Superstorm Sandy

The Federal Emergency Management Agency is allowing more than 140,000 victims to review claims if they feel insurance companies shortchanged them.



Brad Horrigan/WNYC

Superstorm Sandy’s storm surge was so strong when it hit Long Island in October 2012 that it lifted up Dan Stapleton’s Long Beach home and then kicked in the corner of the foundation. It left a 30-foot hole around his house.

AP Photo/Jessica Hill

The Federal Emergency Management Agency (FEMA) has begun revealing details on how it will reform the National Flood Insurance Program.

FEMA oversees the program, which allows people to buy flood insurance from the federal government.  The agency contracts private insurance companies to process claims and payouts through the program.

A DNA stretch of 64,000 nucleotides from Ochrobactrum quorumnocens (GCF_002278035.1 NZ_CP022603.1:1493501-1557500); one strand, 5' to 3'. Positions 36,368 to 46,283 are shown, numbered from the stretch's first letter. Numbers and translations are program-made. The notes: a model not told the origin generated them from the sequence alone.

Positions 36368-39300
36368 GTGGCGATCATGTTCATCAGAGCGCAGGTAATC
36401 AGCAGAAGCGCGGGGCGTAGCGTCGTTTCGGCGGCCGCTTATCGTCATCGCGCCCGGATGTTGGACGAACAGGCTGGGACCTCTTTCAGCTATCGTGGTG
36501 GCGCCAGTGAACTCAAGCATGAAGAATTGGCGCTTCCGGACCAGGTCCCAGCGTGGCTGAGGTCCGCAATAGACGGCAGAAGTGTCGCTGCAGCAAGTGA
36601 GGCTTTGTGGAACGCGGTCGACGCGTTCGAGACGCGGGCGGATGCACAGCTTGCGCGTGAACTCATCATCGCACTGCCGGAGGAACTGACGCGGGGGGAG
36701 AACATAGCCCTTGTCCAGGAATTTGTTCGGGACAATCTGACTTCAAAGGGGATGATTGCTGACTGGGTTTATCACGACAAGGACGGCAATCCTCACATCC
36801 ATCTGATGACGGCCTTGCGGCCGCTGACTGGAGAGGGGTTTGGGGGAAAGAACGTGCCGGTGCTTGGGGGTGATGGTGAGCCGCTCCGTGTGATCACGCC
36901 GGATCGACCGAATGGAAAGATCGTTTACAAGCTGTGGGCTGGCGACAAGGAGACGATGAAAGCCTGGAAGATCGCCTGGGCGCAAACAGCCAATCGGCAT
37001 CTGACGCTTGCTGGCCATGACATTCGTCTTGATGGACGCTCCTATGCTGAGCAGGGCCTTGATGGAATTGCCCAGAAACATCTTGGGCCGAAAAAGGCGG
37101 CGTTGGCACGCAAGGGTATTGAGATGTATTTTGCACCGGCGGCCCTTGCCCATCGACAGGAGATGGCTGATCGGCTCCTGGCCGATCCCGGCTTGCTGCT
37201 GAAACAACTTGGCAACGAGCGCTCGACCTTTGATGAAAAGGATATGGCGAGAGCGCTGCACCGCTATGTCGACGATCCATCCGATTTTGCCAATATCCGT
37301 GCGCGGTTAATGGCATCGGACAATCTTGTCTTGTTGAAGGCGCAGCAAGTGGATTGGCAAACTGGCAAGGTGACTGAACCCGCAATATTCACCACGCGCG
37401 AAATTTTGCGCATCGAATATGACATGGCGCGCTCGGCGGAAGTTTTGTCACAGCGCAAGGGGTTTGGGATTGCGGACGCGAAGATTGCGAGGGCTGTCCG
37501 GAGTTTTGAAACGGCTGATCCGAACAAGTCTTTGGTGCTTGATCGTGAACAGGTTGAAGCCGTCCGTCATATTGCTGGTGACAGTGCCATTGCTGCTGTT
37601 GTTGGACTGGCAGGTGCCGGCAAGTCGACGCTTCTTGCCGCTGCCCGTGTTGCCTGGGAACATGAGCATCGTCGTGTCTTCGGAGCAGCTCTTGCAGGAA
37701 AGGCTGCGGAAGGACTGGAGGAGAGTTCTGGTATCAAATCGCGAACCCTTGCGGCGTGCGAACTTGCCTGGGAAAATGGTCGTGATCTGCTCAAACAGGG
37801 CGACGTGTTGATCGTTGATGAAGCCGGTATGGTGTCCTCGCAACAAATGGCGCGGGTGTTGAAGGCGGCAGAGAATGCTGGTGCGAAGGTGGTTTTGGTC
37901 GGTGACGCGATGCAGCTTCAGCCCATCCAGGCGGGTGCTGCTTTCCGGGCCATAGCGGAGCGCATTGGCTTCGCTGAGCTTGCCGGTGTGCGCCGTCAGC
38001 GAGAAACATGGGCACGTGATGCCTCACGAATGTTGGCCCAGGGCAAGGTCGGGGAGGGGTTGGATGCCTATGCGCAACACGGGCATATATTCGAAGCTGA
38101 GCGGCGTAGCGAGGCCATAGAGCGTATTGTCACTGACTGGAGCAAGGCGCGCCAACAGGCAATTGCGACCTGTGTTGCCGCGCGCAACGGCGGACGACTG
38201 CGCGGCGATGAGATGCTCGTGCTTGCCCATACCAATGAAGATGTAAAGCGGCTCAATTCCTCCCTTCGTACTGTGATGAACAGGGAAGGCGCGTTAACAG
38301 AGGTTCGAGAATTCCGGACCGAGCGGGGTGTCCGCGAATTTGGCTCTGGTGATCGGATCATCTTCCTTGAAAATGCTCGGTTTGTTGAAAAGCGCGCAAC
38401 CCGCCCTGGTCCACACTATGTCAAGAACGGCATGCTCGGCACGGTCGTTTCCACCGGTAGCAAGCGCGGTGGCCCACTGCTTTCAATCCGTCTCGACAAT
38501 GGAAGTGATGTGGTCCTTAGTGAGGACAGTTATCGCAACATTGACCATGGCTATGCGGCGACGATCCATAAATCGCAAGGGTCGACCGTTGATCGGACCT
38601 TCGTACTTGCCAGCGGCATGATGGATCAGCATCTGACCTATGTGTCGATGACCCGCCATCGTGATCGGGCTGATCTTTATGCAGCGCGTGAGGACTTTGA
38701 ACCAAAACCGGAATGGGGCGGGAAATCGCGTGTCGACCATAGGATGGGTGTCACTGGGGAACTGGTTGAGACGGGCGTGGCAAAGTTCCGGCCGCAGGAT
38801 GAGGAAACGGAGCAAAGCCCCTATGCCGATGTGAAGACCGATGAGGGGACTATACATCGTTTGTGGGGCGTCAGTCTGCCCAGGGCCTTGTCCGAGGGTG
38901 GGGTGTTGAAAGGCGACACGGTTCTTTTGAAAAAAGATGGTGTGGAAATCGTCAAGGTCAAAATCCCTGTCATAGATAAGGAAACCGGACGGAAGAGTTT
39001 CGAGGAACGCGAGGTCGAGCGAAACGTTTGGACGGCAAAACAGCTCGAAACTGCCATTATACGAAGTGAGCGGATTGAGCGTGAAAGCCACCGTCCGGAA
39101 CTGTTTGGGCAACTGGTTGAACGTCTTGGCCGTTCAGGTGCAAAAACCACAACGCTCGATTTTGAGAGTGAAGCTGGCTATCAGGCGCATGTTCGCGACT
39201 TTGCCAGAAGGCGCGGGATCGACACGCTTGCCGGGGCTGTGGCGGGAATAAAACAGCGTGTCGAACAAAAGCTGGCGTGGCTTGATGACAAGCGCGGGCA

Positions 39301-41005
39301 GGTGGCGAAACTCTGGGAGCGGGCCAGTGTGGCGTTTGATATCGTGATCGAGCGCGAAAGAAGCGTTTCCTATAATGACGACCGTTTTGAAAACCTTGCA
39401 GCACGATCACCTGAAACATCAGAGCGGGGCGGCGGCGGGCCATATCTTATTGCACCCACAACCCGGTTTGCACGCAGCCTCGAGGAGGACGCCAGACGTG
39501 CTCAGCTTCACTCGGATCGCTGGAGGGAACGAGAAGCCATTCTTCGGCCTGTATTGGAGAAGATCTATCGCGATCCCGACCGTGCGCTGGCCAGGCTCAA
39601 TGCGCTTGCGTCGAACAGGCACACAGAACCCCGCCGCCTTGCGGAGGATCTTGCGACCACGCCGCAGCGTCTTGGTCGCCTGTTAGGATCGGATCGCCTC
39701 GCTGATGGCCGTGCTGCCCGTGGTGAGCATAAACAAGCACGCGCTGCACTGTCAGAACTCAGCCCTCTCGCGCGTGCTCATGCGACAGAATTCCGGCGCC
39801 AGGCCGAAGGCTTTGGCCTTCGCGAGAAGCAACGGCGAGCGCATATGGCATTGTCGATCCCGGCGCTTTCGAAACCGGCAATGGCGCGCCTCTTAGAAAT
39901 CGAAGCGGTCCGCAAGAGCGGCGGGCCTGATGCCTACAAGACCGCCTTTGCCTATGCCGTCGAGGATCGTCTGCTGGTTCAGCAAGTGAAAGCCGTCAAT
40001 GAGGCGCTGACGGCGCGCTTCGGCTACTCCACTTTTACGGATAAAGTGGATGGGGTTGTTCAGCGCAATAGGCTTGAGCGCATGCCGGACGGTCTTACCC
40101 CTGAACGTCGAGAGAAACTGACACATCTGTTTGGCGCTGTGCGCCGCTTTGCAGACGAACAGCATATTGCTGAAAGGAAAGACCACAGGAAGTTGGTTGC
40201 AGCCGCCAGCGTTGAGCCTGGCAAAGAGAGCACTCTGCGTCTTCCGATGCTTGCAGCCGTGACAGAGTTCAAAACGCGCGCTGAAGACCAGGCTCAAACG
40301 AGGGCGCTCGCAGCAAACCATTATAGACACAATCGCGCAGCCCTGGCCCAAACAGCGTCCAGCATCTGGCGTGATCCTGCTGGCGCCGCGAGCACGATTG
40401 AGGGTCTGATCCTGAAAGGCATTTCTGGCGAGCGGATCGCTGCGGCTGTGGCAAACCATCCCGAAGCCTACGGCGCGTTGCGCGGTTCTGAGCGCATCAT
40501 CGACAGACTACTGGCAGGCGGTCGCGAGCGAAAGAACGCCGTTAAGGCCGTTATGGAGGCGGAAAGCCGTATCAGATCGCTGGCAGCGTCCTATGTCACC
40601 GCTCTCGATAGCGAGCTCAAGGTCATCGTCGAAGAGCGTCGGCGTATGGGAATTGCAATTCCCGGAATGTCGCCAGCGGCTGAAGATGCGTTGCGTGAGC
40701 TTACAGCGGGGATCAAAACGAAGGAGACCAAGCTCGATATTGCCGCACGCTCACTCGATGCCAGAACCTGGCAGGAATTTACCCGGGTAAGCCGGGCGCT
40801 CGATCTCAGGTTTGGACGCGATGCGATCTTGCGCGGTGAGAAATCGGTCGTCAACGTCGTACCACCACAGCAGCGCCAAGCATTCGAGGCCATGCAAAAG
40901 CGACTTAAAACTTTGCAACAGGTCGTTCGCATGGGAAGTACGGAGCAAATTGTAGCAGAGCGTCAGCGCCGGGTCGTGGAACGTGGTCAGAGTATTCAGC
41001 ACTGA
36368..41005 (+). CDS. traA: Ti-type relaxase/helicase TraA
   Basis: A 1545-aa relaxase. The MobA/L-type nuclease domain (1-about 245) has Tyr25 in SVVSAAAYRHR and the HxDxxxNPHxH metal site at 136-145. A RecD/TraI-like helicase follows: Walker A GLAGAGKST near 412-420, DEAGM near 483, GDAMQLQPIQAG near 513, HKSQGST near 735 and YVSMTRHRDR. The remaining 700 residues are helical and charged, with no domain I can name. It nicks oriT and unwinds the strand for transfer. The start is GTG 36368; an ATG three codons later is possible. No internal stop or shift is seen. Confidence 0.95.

FEMA's talk of reform follows weeks of criticism that the private insurance companies who administer the program underpaid homeowners following Superstorm Sandy.

AP Photo/Jason DeCrow

The Federal Emergency Management Agency (FEMA) is beginning its probe into the allegedly lowballed Superstorm Sandy claims by asking flood insurance companies to turn over thousands of records by the end of the week. The data request includes the name of the engineering company and the amount of the damage that was not included in the final payout.

Hansi Lo Wang/NPR

The Federal Emergency Management Agency has taken the unprecedented step of reopening all Superstorm Sandy flood claims because thousands of homeowners said insurance companies intentionally lowballed damage estimates.

Similar allegations surfaced in 2004 after Hurricane Isabel struck the mid-Atlantic. To answer critics then, FEMA formalized an appeals process.